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11.crude oil price, stock price and some selected macroeconomic indicators


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11.crude oil price, stock price and some selected macroeconomic indicators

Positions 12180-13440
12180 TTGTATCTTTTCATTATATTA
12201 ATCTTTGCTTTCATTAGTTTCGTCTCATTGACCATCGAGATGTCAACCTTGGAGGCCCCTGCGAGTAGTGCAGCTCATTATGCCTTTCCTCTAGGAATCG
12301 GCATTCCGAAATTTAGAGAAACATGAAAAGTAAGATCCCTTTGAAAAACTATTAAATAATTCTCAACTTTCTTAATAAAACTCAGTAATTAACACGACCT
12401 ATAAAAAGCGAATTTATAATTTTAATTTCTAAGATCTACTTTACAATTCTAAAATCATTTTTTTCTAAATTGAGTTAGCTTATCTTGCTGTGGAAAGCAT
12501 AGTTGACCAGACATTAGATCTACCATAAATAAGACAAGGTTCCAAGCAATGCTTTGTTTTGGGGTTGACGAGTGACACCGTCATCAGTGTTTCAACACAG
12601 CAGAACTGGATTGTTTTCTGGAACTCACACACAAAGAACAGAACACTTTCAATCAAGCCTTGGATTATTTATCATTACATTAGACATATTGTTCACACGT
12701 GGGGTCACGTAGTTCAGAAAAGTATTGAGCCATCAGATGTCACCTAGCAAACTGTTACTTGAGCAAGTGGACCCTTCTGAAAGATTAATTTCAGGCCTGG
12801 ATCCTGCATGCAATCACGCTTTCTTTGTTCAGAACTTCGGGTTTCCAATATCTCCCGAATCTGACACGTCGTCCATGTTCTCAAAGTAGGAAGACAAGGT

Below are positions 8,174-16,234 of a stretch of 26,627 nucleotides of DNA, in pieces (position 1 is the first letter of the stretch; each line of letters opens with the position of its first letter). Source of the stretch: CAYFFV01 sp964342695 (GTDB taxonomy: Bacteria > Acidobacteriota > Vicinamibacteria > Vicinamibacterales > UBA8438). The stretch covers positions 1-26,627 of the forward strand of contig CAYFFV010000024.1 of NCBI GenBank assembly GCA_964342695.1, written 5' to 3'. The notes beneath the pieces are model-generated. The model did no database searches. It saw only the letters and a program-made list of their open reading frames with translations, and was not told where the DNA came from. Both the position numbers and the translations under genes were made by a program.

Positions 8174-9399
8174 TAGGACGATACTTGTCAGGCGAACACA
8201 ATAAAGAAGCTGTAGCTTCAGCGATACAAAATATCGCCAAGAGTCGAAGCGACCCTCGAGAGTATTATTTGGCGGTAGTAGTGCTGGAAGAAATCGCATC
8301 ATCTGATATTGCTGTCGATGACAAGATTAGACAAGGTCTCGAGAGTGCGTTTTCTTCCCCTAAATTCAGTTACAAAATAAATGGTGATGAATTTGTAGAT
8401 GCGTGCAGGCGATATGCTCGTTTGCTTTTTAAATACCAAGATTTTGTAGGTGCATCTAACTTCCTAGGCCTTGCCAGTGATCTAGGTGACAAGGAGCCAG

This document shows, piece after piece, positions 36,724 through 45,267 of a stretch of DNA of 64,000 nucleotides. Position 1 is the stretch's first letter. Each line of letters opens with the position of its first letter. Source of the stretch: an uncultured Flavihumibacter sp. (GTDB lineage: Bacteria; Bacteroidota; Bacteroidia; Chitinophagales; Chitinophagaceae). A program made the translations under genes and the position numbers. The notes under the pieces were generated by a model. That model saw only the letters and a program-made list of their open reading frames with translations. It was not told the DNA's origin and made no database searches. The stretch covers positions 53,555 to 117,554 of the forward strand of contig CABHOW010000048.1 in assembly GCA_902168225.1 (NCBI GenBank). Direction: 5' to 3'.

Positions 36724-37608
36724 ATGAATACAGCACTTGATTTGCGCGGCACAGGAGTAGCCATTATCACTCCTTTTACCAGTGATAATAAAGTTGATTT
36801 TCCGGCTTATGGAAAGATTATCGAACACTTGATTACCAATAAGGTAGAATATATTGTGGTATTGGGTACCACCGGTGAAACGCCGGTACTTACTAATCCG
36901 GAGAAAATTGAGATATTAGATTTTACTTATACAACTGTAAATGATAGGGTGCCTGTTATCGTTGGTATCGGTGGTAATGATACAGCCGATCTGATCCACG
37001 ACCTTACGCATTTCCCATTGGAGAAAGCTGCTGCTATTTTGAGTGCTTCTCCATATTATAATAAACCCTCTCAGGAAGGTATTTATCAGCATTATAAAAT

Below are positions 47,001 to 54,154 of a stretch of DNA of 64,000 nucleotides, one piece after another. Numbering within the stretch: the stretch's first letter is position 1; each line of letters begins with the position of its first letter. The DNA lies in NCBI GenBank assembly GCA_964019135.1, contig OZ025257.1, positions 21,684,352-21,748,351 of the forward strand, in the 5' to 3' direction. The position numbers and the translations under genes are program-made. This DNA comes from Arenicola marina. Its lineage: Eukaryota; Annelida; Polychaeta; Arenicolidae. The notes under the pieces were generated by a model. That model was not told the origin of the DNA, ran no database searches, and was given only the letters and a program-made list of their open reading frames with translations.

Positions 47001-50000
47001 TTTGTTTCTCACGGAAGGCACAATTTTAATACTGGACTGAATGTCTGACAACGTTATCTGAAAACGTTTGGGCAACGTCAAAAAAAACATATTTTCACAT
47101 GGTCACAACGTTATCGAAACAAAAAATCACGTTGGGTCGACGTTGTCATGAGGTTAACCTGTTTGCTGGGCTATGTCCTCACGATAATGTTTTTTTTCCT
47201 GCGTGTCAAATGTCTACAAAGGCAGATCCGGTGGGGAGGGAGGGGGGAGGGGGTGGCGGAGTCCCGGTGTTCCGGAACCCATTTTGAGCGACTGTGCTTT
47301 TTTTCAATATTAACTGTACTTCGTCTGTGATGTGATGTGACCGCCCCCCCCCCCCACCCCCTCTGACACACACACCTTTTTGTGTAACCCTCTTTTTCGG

1. 1. Research Journal of Finance and Accounting www.iiste.orgISSN 2222-1697 (Paper) ISSN 2222-2847 (Online)Vol 3, No 2, 2012 Crude Oil Price, Stock Price and Some Selected Macroeconomic Indicators: Implications on the Growth of Nigeria Economy Muritala Taiwo 1 *, Taiwo, Abayomi 2 , Olowookere, Damilare 2 1. Department of Economics and Financial Studies, Fountain University Osogbo, Nigeria 2. Department of Economics, Tai Solarin University of Education, Ijagun, Ijebu – Ode, Nigeria. * Email of the corresponding author: muritaiwo@yahoo.comAbstractThis paper analyses the impact of crude oil price, stock price and some selected macro economicsvariables on the growth of Nigeria economy from 1980 – 2010. Using Johansen cointegration, unit roottest and error correction model, it was found that crude oil price, stock price and exchange rate havesignificant influence on the growth of the Nigeria economy. In the final analysis, the studyrecommends that central bank of Nigeria should manage the dwindling nature of the interest rate,ensure transparency and accountability in the stock exchange market to boost the confidence of theinvestors and further as a matter of urgency diversify Nigeria economy from oil reliance to gainfulmanufacturing so as to minimize negative effects of oil shock.Keywords: crude oil prices, stock prices; macroeconomics; economic development.1. 0 IntroductionThe degree of relationship among Macroeconomic variables, crude oil prices, and asset values havelong been topic of active Economic research since the United States triggered financial crises in 2008.Stemming from the Lehman Brothers filing for bankruptcy, the sharp fluctuation of Crude oil pricesand volatile swings in the major stock market have caused great concern regarding economic growth inboth developed and developing countries. Therefore, the provision of plausible explanations for therelationship between oil price movement and macroeconomic performance has occupied the attentionof Economists over the last four decades.According to Hamilton (2003), the bulk of pioneering studies on oil price and Macroeconomicinteractions were targeted at establishing causal links owing to the fact that the oil price episode wasviewed as a permanent event with the attendant effects on recessions in oil dependent economies.First, transmission mechanism through which oil price impacts real economic activity includes bothsupply and demand channels. The supply – side effects are related to the fact that crude oil is a basicinput of production, and an increase (decrease) in oil price leads to a rise (fall) in production cost,which induces firms’ lower(higher) output. On the Demand side, the effect is on consumption closelytied to disposable income and investment which is attached to the firm’s cost.Second, Economic theory suggests that stock prices reflect expectations about future firms’ earnings.The fundamental value of a firm’s stock equals the present value of expected future dividends. Hence,firms’ profits are important parts of Gross Domestic Product (GDP), consumption and investment. Thenature of stock prices therefore, should be a valuable indicator of economic activities.The oil boom of the early 1970s had a persuasive effect on the growth & development of the economy.Oil suddenly accounted for more than 90 percent of export, contributed about 80 percent to totalrevenue and this substantially affected the scope and content of investment, production andconsumption patterns as well as government’s policies and programmes. Despite all these, Economicproblems began to manifest in 1978 and went through 1983/84 when oil prices declined remarkably by45%. There was negative growth rate of 6.7%, external current account deficit grew to 6 percent ofGDP, fiscal imbalance and high rate of indebtedness emerged. This in a way ushered in the StructuralAdjustment Programme (SAP) with currency devalued and worsened inflation to 72 percent in 1995. 42